viernes, 4 de julio de 2014

The Cabmens Shelters: Inside London's secret 'green sheds'

 The Cabmens Shelters: Inside London's secret 'green sheds' is part of BBC's Stop and Start, which is devoted to reports about places and ways of life which are slowly disappearing.

The Cabmens Shelters deals with London's green sheds, an incongruous sight on the busy streets of London, whose wooden structures have been part of the capital since 1875 acting as a refuge for taxi drivers to eat, drink and take shelter from the weather.

Self-study activity:
Watch the video and answer the questions below about it.

The activity is suitable for intermediate 2 students.

1 What benefit do the green sheds bring to taxi drivers?
2 What was the original use of the green sheds?
3 How many of them were there after twenty-five years?
4 What was the use of the black rail outside the shelter?
5 Who is allowed to use the shelter these days?
6 Why did the drivers of an Austin London taxi have to stand harsh conditions?

To check your answers, you can read the transcript below.
Just beyond the gate of Hyde Park, to the right of the road, stands a cabman shelter.

Any sauce on the sandwich?
Just Ketchup, please.

The air was heavy with conflicting scents, fried onion seemed to be having the best of the struggle for the moment, though plug tobacco competed gallantly. A keen, analytical nose might also have detected the presence of steak and coffee.

Sausage and sandwich, please.
Any sauce?
“Cab”, (Cabshelter sauce) please.
Anything else?

Driving a taxi is a very lonely job. You meet lots of people but you never get to know them. It’s a place to come and meet your mates, it’s a place to come and socialize, chew the fat, grab a cup of tea and a sandwich.

Green shed is a good description. They were devised in the middle of the 19th century as a means of providing shelter for horse cabmen. Remember the horse cabman was stuck out in the open in all weathers. A newspaper proprietor, George Armstrong, set up the Cabmen’s Shelter Fund and the first one was in Acacia Road, just around the corner from this one, and within twenty-five years there were sixty of them in London.

This is one of the thirteen surviving cabmen’s shelters. They are all this particular size and shape, so they should take up no more space than a four-wheeled horse cab. You have your entrance in the side, ventilator on the roof, and you see this black rail running around the outside, that was for tying your horse to. Originally they were designed for cab drivers alone but these days they do serve the general public.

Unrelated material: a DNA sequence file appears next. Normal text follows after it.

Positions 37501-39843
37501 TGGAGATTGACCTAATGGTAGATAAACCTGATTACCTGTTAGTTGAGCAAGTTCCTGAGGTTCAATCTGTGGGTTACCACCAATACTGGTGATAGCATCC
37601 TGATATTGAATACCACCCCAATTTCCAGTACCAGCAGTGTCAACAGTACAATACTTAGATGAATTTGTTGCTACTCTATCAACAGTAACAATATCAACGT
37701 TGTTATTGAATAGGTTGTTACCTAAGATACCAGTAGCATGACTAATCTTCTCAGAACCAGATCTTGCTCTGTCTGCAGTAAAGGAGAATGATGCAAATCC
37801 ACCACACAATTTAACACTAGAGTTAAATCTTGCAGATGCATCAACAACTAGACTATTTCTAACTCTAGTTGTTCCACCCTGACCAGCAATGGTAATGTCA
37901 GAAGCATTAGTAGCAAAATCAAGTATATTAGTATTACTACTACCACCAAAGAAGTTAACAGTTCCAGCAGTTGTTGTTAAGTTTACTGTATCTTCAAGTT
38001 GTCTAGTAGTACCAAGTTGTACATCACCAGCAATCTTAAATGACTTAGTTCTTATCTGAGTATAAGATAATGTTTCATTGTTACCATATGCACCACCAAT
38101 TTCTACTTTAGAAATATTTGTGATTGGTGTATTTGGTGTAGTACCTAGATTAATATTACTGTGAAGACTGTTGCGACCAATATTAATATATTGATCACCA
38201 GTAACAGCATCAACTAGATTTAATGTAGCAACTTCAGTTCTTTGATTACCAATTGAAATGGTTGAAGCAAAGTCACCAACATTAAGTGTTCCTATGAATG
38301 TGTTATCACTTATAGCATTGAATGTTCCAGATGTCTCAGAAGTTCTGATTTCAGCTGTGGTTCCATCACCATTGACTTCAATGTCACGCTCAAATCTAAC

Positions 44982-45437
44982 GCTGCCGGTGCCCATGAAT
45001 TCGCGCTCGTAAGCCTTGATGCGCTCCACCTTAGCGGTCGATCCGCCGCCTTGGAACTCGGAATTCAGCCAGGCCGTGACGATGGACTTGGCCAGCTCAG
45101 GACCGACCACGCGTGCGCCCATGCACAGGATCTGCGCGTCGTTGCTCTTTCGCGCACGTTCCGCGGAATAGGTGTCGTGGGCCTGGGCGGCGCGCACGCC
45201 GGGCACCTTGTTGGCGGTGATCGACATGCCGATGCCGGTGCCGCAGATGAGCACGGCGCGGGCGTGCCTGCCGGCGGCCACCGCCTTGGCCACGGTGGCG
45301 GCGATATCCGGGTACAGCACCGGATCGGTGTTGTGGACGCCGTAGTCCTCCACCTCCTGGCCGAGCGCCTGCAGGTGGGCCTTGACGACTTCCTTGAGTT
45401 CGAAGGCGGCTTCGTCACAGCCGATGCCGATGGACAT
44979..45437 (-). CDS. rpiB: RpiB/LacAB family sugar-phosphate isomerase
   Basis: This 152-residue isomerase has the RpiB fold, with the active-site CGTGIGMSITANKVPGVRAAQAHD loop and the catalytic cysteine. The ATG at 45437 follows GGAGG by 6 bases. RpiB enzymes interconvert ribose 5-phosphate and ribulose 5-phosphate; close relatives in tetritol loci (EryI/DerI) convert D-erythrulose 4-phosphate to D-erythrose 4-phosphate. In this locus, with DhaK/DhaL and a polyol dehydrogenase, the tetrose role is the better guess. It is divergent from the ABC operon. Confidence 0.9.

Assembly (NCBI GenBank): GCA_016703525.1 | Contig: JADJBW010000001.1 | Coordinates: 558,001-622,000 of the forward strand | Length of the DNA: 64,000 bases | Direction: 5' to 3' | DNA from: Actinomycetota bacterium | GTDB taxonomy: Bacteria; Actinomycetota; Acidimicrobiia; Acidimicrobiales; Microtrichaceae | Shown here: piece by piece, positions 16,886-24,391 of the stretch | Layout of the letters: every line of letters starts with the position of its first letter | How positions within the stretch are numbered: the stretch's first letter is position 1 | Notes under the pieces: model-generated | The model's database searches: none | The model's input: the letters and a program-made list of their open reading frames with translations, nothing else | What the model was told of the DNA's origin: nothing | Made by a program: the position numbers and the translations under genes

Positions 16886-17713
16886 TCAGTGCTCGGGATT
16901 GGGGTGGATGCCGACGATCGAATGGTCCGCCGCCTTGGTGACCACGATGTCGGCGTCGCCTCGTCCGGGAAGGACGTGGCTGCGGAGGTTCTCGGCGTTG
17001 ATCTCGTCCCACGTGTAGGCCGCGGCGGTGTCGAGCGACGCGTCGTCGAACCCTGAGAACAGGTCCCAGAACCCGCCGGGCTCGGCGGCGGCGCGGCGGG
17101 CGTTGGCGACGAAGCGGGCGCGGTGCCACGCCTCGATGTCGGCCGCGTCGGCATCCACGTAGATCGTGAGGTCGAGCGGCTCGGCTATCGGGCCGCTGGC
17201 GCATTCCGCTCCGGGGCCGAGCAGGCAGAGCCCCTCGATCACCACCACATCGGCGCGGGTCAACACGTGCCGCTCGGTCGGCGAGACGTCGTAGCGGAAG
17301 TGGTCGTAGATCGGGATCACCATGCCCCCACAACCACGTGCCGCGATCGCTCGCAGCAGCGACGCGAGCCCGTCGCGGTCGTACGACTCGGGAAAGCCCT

Egg and bacon bagetti.
Egg and bacon.

You’ve got to remember a lot of them work closely on their own so they come here to meet up, to ask for advice, to also help with some problems. A lot of them come here just to unwind from the day’s work. Some people come here to ask advice from my mum, you know, like she’s a new aunt for the cab drivers.
You know, it gives you the opportunity just to let your hair down a bit from a hard day’s gruel in the heavy conditions of polluted London traffic.

There is a little bit of community in it, you get to know a few people and it brightens up the day.
It’s more like a little family that erm people have problems if someone is ill, maybe there is a little collection for them.
You can park up and then chat whatever it is, it’s nice yeah.
Thank you, dear.
You’re welcome.
This is an Austin London taxi from 1934. These cabs were in service up until about 1952, so even then there was a need for some real shelter for a cabman. Just the windscreen, no window in the driver’s door, open platform, and you get the wind and the rain and the snow. You could sometimes literally freeze to death in the cab on a cold winter’s night.

What we have inside these shelters… are lots of drivers who not only have knowledge but who bear a witness to the city on a daily basis. Their knowledge, therefore, is contained within these tiny spaces that you may not even think there’s anybody inside, it’s absolutely a mint.
I’ve been commissioned as part of a one-year project to produce work in response to the history and living history of these shelters.
The center of the local community here I suppose, like a focal point.
Look at that! Lovely! Cheers, Mike!